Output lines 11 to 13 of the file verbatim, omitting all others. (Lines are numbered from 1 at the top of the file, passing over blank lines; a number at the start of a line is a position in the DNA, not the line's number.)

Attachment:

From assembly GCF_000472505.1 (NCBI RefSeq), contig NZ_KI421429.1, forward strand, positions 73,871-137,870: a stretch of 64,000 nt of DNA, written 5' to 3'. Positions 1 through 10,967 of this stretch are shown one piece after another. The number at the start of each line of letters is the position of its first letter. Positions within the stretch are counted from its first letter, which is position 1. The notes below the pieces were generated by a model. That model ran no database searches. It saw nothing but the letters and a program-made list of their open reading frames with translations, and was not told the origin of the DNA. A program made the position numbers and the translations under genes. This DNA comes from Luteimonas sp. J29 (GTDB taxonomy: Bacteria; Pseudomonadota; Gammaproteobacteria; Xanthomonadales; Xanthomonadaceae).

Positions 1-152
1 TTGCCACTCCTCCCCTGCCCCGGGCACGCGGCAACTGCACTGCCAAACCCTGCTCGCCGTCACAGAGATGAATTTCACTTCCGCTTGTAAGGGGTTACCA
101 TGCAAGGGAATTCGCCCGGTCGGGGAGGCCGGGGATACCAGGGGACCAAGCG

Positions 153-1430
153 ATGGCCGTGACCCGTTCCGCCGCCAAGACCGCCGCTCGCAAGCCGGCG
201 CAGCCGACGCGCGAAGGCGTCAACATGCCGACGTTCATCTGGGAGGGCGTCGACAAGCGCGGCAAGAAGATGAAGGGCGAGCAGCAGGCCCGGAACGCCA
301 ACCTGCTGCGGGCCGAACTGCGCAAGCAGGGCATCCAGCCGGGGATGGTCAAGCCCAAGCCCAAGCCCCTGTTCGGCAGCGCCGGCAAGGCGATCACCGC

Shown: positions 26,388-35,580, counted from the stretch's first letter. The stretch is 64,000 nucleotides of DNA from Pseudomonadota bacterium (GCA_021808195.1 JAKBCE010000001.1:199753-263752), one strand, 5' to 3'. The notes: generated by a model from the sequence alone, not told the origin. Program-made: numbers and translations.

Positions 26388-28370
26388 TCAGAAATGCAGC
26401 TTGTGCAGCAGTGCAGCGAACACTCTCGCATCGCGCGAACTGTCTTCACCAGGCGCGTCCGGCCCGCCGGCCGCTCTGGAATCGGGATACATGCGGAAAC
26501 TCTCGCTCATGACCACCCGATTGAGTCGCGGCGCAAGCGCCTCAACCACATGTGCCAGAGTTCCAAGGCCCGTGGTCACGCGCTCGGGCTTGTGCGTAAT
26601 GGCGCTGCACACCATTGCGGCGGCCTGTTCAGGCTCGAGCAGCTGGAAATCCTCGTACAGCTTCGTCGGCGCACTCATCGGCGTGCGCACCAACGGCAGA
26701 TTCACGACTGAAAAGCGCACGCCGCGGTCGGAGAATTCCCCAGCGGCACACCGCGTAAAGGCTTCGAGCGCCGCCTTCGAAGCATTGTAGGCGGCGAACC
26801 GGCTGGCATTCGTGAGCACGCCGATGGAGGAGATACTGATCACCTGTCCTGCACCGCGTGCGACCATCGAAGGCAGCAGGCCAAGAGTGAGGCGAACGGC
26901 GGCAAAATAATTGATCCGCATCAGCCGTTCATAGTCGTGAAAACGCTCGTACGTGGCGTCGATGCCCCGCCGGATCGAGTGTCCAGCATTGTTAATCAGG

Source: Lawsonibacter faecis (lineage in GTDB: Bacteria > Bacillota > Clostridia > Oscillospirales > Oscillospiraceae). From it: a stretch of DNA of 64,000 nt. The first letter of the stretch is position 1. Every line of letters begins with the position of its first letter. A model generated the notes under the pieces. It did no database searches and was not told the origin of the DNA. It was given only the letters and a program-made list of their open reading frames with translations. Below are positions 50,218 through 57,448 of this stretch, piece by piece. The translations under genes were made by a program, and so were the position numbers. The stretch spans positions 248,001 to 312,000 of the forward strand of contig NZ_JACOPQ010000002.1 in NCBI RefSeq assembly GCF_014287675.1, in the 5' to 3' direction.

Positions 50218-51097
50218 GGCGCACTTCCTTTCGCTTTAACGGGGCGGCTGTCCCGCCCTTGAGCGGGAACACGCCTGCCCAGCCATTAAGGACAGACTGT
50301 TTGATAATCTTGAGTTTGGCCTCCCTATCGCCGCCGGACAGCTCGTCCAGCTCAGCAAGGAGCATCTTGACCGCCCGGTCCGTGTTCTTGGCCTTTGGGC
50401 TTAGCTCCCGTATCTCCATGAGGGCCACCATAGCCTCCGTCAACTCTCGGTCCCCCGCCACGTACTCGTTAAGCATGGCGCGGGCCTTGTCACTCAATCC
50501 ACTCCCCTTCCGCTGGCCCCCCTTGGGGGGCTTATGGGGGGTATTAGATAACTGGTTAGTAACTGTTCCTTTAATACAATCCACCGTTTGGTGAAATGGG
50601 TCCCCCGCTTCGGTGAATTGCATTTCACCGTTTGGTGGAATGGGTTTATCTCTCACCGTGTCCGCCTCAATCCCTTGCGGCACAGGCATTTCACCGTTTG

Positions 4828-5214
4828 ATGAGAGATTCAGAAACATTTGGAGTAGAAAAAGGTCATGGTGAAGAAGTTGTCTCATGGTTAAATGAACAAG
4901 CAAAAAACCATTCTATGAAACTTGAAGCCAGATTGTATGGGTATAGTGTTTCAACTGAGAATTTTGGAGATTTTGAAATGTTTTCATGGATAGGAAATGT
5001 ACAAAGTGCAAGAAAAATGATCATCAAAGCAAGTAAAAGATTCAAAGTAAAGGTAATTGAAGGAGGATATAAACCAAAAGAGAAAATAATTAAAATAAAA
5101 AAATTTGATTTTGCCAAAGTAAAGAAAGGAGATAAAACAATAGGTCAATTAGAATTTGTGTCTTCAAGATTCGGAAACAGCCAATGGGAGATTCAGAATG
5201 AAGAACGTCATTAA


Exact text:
26388 TCAGAAATGCAGC
26401 TTGTGCAGCAGTGCAGCGAACACTCTCGCATCGCGCGAACTGTCTTCACCAGGCGCGTCCGGCCCGCCGGCCGCTCTGGAATCGGGATACATGCGGAAAC
26501 TCTCGCTCATGACCACCCGATTGAGTCGCGGCGCAAGCGCCTCAACCACATGTGCCAGAGTTCCAAGGCCCGTGGTCACGCGCTCGGGCTTGTGCGTAAT